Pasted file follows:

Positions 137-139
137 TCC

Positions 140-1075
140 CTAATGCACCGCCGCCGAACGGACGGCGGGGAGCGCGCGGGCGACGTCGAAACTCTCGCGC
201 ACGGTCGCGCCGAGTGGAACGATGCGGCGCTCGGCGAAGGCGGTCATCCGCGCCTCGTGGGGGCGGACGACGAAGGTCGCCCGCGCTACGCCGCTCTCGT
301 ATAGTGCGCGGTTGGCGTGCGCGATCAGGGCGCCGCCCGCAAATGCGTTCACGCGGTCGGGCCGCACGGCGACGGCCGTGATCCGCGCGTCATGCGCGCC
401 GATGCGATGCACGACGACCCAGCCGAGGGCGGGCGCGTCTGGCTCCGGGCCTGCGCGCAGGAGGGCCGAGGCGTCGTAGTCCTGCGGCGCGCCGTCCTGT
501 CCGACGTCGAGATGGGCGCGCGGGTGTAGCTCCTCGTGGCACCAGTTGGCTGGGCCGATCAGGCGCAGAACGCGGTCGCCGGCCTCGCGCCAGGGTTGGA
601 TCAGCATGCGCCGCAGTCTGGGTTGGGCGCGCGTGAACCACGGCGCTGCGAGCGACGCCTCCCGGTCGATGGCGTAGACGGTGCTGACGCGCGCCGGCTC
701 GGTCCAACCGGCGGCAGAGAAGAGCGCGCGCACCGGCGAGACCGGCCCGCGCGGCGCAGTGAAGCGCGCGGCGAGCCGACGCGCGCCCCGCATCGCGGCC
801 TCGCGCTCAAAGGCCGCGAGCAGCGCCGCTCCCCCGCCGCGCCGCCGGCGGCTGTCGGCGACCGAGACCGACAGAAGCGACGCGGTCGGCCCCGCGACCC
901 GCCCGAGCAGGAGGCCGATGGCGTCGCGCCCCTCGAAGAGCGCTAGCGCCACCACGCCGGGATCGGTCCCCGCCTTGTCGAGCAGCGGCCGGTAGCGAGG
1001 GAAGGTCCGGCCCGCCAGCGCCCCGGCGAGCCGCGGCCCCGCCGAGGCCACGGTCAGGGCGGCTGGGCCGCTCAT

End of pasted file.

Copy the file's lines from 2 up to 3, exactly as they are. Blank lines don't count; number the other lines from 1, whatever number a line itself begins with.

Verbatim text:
137 TCC

Positions 140-1075